Constructing a wooden deck is a large project and is not for the faint of heart. Although there are many difficult steps in the construction process, we reached out to some deck enthusiasts to find out which step was most difficult for them. Keep reading to learn what challenges you might encounter before you start building.
Find the Right Material to Form the Framing
Deck construction is not as hard as you think, as long as you follow all proper guidelines and do appropriate research. The most difficult part of constructing a wooden deck is finding the right material to form the framing or the skeleton of the deck. It is the framing that holds the deck and provides support. This crucial function requires the right material to make the decking last longer.
The style of deck you choose will have a significant effect on the joist spacing you need, and the local weather, like snow and wind, can affect framing parameters. So, research well before you choose the material for the frame.
Getting the Foundation Correct
My first piece of advice is that if you are not an experienced handyman or carpenter, hire a professional. The hardest part of building a deck is getting the foundation correct. It is very important to be precise. The support columns must be in the correct place, at the correct height, and be strong and secure to support the rest of the deck. If you want it to last, dig post holes and use concrete to solidify the foundation. Do not place your posts on top of rocks or dirt.
Installing the Ledger Board Correctly
I think one of the most difficult parts of building a deck is getting the ledger board installed correctly so you don’t have any water intrusion issues. For example, when installing the ledger board for the deck you must make sure that it is waterproofed correctly by installing an ice and water shield protective coating underneath the ledger board. Without the proper waterproofing around the ledger board, your home will slowly experience water intrusion over time which can cause significant water damage.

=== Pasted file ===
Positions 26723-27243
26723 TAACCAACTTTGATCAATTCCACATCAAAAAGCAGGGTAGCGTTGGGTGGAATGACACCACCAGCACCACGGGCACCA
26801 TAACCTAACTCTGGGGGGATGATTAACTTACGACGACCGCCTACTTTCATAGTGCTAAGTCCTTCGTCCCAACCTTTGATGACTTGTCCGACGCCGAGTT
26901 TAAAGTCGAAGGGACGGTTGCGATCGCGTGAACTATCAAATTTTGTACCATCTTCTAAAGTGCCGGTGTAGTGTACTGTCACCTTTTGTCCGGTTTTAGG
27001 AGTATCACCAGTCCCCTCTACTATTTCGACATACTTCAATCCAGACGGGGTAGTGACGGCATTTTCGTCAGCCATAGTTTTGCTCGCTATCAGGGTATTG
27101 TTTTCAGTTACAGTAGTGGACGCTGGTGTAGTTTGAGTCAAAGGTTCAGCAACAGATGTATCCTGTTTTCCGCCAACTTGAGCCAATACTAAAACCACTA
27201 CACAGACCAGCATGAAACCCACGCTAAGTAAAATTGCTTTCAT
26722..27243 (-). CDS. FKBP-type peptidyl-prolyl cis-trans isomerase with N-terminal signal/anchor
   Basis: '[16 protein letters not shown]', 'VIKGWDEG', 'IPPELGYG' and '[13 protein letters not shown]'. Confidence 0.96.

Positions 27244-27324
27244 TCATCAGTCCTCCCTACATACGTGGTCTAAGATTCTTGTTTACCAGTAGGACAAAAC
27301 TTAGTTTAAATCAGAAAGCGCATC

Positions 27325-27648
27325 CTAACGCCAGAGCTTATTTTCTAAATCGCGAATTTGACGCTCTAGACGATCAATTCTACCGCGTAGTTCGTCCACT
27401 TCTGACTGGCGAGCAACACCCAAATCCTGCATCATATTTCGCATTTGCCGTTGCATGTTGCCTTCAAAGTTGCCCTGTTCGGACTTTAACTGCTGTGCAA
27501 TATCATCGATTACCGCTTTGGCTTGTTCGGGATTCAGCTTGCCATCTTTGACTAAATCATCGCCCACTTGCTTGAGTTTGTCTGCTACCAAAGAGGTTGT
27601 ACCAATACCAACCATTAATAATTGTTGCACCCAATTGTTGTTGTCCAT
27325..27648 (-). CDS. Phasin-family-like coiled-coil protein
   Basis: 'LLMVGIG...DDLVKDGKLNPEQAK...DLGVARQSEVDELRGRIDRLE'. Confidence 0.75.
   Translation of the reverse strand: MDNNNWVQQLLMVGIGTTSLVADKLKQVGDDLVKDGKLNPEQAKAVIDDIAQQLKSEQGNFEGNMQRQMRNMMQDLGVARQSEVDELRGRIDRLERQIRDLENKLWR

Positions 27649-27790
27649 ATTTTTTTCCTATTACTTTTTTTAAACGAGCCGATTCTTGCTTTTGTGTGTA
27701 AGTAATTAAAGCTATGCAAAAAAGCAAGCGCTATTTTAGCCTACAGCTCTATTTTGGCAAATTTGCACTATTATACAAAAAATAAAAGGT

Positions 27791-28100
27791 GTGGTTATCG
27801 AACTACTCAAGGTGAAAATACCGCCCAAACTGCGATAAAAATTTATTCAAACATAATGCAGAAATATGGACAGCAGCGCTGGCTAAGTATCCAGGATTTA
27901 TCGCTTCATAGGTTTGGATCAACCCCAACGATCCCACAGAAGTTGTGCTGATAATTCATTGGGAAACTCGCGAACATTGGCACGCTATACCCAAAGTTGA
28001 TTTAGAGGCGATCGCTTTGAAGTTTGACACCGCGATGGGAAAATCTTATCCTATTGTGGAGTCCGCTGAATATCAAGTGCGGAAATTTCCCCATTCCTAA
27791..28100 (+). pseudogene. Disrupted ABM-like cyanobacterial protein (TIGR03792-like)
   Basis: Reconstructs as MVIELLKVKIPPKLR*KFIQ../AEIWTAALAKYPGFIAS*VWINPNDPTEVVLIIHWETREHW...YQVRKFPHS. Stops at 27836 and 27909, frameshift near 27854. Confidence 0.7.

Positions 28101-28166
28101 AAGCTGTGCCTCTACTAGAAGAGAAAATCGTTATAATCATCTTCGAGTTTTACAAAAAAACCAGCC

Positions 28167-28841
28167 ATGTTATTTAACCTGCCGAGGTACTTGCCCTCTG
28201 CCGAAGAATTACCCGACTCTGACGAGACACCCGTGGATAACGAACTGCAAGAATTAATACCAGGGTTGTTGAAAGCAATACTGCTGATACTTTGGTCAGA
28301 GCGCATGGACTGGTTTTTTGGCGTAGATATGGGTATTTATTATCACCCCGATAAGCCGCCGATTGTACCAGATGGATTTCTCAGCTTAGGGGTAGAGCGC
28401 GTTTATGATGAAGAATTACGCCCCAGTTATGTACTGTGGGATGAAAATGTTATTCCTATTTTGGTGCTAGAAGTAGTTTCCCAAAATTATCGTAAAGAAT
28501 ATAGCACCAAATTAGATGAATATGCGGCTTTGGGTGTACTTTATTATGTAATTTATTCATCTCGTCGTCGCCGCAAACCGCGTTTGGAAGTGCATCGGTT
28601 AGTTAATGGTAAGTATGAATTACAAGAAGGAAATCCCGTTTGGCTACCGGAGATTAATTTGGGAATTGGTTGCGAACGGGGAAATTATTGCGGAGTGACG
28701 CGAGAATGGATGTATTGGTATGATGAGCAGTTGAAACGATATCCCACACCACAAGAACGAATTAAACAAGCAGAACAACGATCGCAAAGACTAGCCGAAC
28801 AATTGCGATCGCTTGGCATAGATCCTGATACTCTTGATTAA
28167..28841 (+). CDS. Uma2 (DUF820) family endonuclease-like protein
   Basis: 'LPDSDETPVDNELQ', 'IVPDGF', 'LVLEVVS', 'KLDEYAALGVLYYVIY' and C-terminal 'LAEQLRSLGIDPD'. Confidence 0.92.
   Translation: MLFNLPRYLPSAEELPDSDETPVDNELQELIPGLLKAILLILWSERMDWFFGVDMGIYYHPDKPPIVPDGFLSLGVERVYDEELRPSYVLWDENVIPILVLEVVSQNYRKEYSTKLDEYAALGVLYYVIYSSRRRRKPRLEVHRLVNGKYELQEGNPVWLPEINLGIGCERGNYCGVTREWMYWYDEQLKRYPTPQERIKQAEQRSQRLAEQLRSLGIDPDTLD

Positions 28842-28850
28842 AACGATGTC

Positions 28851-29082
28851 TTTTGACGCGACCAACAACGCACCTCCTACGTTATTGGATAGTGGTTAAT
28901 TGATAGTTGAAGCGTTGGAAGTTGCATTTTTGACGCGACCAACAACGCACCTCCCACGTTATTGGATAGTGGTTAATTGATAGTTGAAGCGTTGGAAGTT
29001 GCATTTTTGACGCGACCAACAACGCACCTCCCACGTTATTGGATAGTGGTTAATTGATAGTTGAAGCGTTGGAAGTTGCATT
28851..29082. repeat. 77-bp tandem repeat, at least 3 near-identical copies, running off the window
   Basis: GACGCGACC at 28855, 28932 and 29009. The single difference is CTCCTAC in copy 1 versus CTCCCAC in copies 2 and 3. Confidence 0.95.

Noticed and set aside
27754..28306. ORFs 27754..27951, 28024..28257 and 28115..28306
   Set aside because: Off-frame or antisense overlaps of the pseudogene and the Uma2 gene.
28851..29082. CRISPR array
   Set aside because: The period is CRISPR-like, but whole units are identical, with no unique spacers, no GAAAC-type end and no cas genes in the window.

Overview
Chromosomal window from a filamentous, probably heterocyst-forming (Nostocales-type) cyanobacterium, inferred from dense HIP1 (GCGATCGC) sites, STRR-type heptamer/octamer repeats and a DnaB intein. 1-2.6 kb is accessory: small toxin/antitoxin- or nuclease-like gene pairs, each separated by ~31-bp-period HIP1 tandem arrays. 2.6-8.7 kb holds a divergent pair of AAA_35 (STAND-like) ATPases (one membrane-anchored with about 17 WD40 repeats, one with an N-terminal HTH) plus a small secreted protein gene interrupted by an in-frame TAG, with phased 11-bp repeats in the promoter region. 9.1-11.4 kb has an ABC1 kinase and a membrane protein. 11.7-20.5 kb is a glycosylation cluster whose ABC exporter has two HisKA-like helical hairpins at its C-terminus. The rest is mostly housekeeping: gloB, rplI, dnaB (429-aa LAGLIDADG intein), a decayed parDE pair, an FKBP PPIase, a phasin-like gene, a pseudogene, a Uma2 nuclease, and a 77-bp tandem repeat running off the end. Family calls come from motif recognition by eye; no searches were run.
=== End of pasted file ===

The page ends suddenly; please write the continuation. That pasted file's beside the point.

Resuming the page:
Deck Board Spacing and Deck Board Fastening
The most difficult part of constructing a wooden deck is properly spacing the boards. Properly fastening the boards is a close second.
Deck Board Spacing
The gap between boards or “deck board spacing” allows for wood expansion and contraction based on weather conditions. Too large a gap creates a tripping hazard, while too small a gap can result in damage when moisture from the air is absorbed by the boards. An experienced carpenter will let the deck board dry for 48 hours before installation to achieve the recommended 1/8 spacing. Haste often results in a deck that looks great until the weather changes.
Deck Board Fastening
The best method for fastening deck boards is stainless steel deck screws flush to the deck. Nails will rise over time resulting in wobbly boards; ordinary screws will corrode, especially where there is a high salt content in the air. The more expensive stainless-steel screws last longer, thereby giving the deck a longer life. If drilled too deep, they will cause the wood boards to split. Even with the best materials, haste and lack of experience are factors in the quality of the construction.
Building the Substructure
Building the substructure can be difficult, and it’s arguably the most important part of building a wooden deck. The substructure consists of the posts, footings, joists, and ledger boards, and it is ultimately vital for the foundation of the deck. What makes this difficult is that it has to be done correctly, otherwise you may deal with a deck that is uneven or unstable.
The Footings and Framework
The most difficult part of building a wooden deck is getting the footings and framework done. This is crucial because without properly set up footings and framework, you’re compromising the safety of anyone who walks on your deck. After you have the footing and framework done, you’ve reached the easy, but still time-intensive stage of putting down the individual boards. For many of us who build our decks, that’s the fun part!
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